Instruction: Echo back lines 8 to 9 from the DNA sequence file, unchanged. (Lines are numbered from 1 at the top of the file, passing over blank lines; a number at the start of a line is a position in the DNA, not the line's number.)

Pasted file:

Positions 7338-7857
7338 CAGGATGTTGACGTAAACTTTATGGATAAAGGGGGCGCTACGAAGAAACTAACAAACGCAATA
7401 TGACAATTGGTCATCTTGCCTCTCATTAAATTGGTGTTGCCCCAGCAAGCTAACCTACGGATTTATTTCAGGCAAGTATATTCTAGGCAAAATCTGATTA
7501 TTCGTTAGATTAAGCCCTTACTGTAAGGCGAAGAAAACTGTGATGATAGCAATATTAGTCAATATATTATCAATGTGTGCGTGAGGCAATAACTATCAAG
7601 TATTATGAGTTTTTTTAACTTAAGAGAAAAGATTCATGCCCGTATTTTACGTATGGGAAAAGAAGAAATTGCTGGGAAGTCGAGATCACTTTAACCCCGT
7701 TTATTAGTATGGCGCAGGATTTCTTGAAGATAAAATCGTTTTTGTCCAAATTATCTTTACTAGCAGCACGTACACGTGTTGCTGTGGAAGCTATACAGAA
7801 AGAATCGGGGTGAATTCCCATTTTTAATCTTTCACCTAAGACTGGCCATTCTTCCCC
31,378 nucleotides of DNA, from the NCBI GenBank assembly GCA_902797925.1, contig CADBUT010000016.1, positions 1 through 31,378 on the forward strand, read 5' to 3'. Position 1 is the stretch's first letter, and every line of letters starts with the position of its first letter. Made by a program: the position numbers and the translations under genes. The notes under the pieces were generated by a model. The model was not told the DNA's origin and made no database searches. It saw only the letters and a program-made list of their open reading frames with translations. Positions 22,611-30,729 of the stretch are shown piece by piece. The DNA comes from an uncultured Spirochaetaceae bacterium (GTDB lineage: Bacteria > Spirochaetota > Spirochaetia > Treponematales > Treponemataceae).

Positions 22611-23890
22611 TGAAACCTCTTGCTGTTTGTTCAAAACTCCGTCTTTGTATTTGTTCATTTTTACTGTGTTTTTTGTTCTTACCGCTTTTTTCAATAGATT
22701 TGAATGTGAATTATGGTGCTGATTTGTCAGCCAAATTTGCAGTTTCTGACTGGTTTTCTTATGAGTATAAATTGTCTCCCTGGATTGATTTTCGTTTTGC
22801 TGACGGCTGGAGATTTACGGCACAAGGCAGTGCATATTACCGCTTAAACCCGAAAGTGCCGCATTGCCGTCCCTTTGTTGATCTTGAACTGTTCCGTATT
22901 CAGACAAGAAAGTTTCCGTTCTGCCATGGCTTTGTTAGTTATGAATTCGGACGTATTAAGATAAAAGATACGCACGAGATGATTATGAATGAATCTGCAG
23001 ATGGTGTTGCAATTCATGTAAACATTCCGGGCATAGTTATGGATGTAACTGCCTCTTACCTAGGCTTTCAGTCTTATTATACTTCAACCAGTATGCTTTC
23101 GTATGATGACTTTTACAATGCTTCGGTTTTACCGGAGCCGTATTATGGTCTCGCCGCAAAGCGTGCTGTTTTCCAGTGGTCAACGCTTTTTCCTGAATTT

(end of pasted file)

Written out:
31,378 nucleotides of DNA, from the NCBI GenBank assembly GCA_902797925.1, contig CADBUT010000016.1, positions 1 through 31,378 on the forward strand, read 5' to 3'. Position 1 is the stretch's first letter, and every line of letters starts with the position of its first letter. Made by a program: the position numbers and the translations under genes. The notes under the pieces were generated by a model. The model was not told the DNA's origin and made no database searches. It saw only the letters and a program-made list of their open reading frames with translations. Positions 22,611-30,729 of the stretch are shown piece by piece. The DNA comes from an uncultured Spirochaetaceae bacterium (GTDB lineage: Bacteria > Spirochaetota > Spirochaetia > Treponematales > Treponemataceae).

Positions 22611-23890